Background Traditional Chinese medicine (TCM) has been widely applied for cancer care in China. There have been a large number of controlled clinical studies published in Chinese literature, yet no systematic searching and analysis has been done. This study summarizes the current evidence of controlled clinical studies of TCM for cancer. Methods We searched all the controlled clinical studies of TCM therapies for all kinds of cancers published in Chinese in four main Chinese electronic databases from their inception to November 2011. We bibliometrically analyzed the included studies and assessed the reporting quality. Results A total of 2964 reports (involving 253,434 cancer patients) including 2385 randomized controlled trials and 579 non-randomized controlled studies were included. The top seven cancer types treated were lung cancer, liver cancer, stomach cancer, breast cancer, esophagus cancer, colorectal cancer and nasopharyngeal cancer by both study numbers and case numbers. The majority of studies (72%) applied TCM therapy combined with conventional treatment, whilst fewer (28%) applied only TCM therapy in the experimental groups. Herbal medicine was the most frequently applied TCM therapy (2677 studies, 90.32%). The most frequently reported outcome was clinical symptom improvement (1667 studies, 56.24%) followed by biomarker indices (1270 studies, 42.85%), quality of life (1129 studies, 38.09%), chemo/radiotherapy induced side effects (1094 studies, 36.91%), tumor size (869 studies, 29.32%) and safety (547 studies, 18.45%). Completeness and adequacy of reporting appeared to improve with time. Conclusions Data from controlled clinical studies of TCM therapies in cancer treatment is substantial, and different therapies are applied either as monotherapy or in combination with conventional medicine. Reporting of controlled clinical studies should be improved based on the CONSORT and TREND Statements in future. Further studies should address the most frequently used TCM therapy for common cancers and outcome measures should address survival, relapse/metastasis and quality of life. PMID:23560092

Li, Xun; Yang, Guoyan; Li, Xinxue; Zhang, Yan; Zhou, Xiaoyun; Guo, Yu; Xu, Yue; Liu, Jianping; Bensoussan, Alan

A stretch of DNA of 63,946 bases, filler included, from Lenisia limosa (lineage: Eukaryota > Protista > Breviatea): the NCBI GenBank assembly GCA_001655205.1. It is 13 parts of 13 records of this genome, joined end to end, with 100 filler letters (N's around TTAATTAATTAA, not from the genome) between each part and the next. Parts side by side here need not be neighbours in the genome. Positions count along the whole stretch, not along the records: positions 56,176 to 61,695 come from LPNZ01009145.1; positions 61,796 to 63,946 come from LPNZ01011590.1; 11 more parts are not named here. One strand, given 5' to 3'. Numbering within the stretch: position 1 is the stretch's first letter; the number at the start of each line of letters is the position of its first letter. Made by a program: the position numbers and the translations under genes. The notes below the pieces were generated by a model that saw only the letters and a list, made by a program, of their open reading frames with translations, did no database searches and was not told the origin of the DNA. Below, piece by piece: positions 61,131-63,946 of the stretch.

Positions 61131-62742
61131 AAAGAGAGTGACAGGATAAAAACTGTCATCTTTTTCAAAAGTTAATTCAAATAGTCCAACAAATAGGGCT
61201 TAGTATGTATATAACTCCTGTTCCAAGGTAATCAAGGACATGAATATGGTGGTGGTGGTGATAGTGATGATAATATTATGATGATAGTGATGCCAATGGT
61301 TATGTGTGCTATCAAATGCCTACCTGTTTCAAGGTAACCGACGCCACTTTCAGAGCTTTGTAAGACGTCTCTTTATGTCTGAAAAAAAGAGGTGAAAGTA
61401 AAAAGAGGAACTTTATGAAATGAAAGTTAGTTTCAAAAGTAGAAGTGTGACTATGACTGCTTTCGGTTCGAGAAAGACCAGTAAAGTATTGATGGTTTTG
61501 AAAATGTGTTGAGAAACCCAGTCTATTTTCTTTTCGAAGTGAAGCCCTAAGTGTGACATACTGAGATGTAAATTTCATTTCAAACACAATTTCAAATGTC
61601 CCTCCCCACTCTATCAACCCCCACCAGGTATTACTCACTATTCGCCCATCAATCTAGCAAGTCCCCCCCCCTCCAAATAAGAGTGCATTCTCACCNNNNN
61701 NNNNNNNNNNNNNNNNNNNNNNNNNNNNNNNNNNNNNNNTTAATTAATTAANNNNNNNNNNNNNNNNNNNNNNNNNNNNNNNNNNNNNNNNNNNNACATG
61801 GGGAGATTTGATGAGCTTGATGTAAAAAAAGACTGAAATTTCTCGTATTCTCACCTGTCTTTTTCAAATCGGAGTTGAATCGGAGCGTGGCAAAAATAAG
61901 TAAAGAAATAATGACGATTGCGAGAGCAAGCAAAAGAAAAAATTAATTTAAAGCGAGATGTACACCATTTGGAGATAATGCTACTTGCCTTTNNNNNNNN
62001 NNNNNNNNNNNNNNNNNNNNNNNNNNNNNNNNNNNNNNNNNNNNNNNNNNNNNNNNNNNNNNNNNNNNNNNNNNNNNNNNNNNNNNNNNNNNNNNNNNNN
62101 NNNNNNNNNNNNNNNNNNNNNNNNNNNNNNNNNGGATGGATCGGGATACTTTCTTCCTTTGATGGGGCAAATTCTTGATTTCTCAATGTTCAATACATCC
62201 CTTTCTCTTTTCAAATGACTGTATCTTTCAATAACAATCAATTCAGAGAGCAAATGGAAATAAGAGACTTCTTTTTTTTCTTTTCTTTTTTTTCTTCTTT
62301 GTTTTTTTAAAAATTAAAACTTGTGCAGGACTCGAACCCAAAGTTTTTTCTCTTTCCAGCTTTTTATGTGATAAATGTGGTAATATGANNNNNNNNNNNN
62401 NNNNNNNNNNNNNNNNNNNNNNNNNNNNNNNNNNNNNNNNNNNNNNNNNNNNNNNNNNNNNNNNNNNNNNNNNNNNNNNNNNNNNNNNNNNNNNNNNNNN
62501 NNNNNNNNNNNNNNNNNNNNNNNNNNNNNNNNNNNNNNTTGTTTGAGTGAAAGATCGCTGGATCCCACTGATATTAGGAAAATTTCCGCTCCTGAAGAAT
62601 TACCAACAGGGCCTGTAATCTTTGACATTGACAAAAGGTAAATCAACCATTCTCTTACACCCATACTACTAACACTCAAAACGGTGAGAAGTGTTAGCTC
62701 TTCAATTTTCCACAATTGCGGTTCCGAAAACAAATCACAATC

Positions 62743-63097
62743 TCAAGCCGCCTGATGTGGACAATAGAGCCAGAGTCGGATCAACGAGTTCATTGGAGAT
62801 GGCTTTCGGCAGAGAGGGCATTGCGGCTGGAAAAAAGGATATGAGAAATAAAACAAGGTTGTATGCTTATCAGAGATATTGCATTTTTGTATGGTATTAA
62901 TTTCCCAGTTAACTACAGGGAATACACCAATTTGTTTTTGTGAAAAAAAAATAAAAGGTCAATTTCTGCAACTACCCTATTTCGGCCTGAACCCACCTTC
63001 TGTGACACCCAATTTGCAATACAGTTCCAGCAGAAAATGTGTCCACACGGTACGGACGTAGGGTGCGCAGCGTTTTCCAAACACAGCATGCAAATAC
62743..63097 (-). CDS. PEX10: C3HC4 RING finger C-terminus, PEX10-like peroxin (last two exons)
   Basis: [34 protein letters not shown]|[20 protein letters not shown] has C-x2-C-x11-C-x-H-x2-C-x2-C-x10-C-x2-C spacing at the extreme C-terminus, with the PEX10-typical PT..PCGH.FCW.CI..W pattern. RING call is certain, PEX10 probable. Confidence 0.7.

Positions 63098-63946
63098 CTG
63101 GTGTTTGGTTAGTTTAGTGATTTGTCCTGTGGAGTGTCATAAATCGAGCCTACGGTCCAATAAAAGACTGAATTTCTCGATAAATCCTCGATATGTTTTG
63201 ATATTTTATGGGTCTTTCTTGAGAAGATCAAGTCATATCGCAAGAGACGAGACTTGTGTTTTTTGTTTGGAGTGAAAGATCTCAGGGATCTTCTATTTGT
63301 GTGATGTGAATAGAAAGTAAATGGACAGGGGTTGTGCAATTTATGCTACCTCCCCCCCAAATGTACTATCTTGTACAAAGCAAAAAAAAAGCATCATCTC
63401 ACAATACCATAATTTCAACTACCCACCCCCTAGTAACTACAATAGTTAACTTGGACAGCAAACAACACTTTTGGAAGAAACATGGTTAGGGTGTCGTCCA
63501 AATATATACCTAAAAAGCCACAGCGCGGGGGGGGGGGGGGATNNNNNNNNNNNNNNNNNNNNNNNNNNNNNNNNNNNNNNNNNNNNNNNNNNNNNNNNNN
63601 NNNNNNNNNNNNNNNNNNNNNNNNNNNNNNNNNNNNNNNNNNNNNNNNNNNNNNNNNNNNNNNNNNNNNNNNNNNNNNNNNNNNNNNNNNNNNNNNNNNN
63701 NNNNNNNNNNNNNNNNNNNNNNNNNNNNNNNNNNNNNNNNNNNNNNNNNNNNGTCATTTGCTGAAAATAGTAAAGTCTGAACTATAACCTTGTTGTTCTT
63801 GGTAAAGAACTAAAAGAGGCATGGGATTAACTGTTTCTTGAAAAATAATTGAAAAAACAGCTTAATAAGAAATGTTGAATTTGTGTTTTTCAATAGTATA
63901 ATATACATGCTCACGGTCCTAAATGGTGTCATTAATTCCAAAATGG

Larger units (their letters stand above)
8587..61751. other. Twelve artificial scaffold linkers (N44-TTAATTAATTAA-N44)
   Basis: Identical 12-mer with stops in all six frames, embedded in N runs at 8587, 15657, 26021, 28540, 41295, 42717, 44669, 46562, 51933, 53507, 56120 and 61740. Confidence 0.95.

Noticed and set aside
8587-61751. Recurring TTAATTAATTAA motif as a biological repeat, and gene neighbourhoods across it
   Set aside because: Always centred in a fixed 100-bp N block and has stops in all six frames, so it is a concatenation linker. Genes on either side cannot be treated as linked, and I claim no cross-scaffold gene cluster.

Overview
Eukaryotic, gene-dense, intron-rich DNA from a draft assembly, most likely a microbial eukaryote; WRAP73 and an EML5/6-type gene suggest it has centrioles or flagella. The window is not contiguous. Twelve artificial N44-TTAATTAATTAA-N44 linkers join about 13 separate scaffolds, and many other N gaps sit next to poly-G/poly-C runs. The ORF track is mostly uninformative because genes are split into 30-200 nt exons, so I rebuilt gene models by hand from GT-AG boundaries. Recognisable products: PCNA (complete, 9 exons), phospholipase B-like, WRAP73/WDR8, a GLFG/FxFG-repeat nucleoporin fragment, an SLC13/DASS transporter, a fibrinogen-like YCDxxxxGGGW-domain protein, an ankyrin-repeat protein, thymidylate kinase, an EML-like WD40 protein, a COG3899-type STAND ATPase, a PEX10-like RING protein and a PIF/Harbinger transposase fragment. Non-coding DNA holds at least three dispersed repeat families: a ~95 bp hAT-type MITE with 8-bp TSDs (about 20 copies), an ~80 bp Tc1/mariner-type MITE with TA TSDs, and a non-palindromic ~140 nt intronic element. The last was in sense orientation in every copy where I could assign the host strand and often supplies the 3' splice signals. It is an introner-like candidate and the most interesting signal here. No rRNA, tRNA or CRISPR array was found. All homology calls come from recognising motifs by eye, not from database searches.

2013-01-01

244

Chemical markers for the quality control of herbal medicines: an overview  

PubMed Central

Selection of chemical markers is crucial for the quality control of herbal medicines, including authentication of genuine species, harvesting the best quality raw materials, evaluation of post-harvesting handling, assessment of intermediates and finished products, and detection of harmful or toxic ingredients. Ideal chemical markers should be the therapeutic components of herbal medicines. However, for most herbal medicines, the therapeutic components have not been fully elucidated or easily monitored. Bioactive, characteristic, main, synergistic, correlative, toxic and general components may be selected. This article reviews the effective use of chemical markers in the quality control of herbal medicines including the selection criteria considering the roles and physicochemical factors which may affect the effective use of chemical markers. PMID:18588699

Li, Songlin; Han, Quanbin; Qiao, Chunfeng; Song, Jingzheng; Lung Cheng, Chuen; Xu, Hongxi

2008-01-01

245

Expression Profiling and Proteomic Analysis of JIN Chinese Herbal Formula in Lung Carcinoma H460 Xenografts  

PubMed Central

Many traditional Chinese medicine (TCM) formulae have been used in cancer therapy. The JIN formula is an ancient herbal formula recorded in the classic TCM book Jin Kui Yao Lue (Golden Chamber). The JIN formula significantly delayed the growth of subcutaneous human H460 xenografted tumors in vivo compared with the growth of mock controls. Gene array analysis of signal transduction in cancer showed that the JIN formula acted on multiple targets such as the mitogen-activated protein kinase, hedgehog, and Wnt signaling pathways. The coformula treatment of JIN and diamminedichloroplatinum (DDP) affected the stress/heat shock pathway. Proteomic analysis showed 36 and 84 differentially expressed proteins between the mock and DDP groups and between the mock and JIN groups, respectively. GoMiner analysis revealed that the differentially expressed proteins between the JIN and mock groups were enriched during cellular metabolic processes, and so forth. The ones between the DDP and mock groups were enriched during protein-DNA complex assembly, and so forth. Most downregulated proteins in the JIN group were heat shock proteins (HSPs) such as HSP90AA1 and HSPA1B, which could be used as markers to monitor responses to the JIN formula therapy. The mechanism of action of the JIN formula on HSP proteins warrants further investigation. PMID:24066008